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Other than the Thais who actually work for them, and the odd Thai academic, how many Thais would actually read the English language newspapers in Thailand ? Would hi-so kids try to look hip in a Starbucks (!) by tearing themselves away from social media long enough to read the Bangkok Post ? I've never seen that anywhere in Asia, nor in Oz (Asian kids here are obsessed with Starbucks - go figure).

 

Seriously - not rattling anyone's chain, but I have seen very few Thai people reading English language papers. I'm sure its a lot easier to poke fun at your fellow Thais when you know that very few of them are likely to be offended by it : happy to hear otherwise.

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The average Thai could not read an English paper, any more than the average expat could read a Thai paper. The Bangkok Post now claims a circulation of 450,000. That surely must be including internet readers. There is no way there could be that many reading an English language paper in LOS.

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Thanks Flasher - I know how thrilling it must be to know that, despite your best efforts, many of your students simply wont pick up the ball and run with it. Compare that to a country like China, where the middle class seem to embrace the opportunity to learn a language (and culture) other than their own. Doesn't make them 'less Chinese', just better equipped to do business outside their own borders. Pragmatists - gotta love em.

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It's true...reading a newspaper is quite difficult in some languages, due to the level of colloquial language used, which differs surprisingly from country to country. English newspapers and magazines are written fairly colloquially, making them rather advanced reading material for non-native speakers...Thai is even worse, when you add to the colloquial language the Thai obsession with abbreviations and nicknames. Lao and Khmer are, on the other hand, quite straightforward...Intermediate Lao and Khmer language students can do quite well with everyday newspaper articles in those languages; Intermediate students of Thai, forget it.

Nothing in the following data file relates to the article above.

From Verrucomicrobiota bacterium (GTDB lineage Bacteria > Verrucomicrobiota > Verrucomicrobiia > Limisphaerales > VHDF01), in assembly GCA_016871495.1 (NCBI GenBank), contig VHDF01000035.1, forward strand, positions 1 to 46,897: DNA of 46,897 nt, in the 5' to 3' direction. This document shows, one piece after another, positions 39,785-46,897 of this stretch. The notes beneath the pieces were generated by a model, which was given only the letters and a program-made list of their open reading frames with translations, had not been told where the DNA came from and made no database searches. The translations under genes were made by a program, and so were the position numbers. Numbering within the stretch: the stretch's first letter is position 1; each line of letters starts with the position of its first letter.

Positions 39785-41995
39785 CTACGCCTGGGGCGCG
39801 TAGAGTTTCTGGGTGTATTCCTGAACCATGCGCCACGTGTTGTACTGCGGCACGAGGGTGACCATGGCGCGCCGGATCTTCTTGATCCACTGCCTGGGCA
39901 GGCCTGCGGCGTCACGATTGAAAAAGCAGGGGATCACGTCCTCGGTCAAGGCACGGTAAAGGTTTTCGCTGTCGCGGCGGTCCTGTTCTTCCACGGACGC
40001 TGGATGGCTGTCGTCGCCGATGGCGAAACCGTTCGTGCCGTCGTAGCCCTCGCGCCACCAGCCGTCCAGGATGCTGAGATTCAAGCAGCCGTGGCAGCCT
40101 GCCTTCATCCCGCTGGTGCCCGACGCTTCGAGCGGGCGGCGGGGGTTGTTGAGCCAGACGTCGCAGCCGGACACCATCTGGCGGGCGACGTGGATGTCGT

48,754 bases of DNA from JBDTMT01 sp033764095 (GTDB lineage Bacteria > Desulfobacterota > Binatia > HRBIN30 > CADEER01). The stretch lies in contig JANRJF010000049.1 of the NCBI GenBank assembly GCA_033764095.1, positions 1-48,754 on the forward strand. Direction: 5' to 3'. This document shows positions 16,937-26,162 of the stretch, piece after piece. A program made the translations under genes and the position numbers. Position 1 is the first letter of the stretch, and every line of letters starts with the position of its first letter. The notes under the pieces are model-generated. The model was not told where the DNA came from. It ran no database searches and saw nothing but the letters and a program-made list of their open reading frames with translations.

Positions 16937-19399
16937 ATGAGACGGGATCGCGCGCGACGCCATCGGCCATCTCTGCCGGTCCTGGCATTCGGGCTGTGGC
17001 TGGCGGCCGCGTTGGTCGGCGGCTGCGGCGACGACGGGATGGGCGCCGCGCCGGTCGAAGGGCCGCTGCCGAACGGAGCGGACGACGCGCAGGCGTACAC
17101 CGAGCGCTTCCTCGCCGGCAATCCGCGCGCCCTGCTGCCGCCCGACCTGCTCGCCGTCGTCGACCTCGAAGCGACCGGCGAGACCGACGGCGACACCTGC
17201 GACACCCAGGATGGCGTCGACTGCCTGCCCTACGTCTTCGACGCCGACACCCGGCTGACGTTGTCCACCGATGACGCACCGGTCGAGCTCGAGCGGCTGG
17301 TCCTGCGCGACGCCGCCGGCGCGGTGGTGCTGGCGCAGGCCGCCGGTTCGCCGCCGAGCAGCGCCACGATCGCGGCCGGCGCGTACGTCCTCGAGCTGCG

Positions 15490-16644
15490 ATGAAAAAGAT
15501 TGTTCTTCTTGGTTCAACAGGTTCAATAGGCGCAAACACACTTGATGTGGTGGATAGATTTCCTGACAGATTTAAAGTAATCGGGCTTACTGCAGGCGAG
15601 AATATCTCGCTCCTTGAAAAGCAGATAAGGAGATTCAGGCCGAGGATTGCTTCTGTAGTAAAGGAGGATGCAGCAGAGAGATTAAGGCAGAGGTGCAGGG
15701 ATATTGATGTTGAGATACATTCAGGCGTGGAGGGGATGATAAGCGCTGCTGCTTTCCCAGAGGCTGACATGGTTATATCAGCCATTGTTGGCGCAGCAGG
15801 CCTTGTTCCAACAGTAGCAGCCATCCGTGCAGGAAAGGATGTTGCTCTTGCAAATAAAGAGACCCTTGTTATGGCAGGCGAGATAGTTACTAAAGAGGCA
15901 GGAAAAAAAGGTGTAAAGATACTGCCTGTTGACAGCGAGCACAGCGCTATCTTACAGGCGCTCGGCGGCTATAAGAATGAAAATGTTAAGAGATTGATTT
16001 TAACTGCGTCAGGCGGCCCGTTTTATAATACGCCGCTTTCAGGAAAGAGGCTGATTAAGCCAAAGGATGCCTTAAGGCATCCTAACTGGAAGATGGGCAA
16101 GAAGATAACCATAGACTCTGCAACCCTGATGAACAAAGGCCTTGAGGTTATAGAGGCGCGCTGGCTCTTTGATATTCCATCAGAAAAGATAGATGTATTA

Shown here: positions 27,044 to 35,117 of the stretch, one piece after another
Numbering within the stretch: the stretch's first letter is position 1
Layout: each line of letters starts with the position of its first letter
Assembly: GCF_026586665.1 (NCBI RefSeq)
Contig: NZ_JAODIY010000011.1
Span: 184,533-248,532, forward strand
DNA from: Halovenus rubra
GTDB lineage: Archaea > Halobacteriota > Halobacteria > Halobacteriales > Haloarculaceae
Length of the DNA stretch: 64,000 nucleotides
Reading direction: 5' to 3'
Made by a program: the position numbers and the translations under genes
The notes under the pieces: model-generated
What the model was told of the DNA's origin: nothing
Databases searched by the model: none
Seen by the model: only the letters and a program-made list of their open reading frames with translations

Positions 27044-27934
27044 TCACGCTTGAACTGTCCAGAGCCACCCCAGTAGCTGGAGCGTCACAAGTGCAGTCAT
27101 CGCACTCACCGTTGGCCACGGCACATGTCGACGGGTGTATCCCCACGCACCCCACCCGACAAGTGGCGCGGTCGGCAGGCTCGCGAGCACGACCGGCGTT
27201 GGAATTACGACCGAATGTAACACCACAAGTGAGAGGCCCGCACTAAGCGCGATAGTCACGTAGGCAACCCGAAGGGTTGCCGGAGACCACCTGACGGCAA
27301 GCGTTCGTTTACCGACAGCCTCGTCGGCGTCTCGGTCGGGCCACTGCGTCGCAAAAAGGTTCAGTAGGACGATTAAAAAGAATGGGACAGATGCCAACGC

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• You're Thai if you still find it amusing that a group of farang will go to a restaurant and each person would order the same appetiser and main course instead of what a group of Thais would do, namely each person ordering something different and then sharing the variety of dishes. Thais are confident that this is the most rewarding way to enjoy a communal meal, until of course an argument breaks out on how to fairly split the bill because nobody got to eat enough of what they really wanted.

 

Except for the being shady on the bill part, this is not a bad thing and I prefer to eat this way with friends and good acquaintances. The practice is also a norm with Chinese, Japanese, Koreans (and I'm sure more, that''s where my direct experience ends). The Chinese call it eating 'family style.'

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You know you'r thai when you can't make it through a phone conversation without saying hello, hello every time there is a pause for more than 2 seconds in the dialog/

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That sounds like my sister - explains a great deal in our relationship over the years, All this time, I thought she was from another planet - turns out I was very, very close.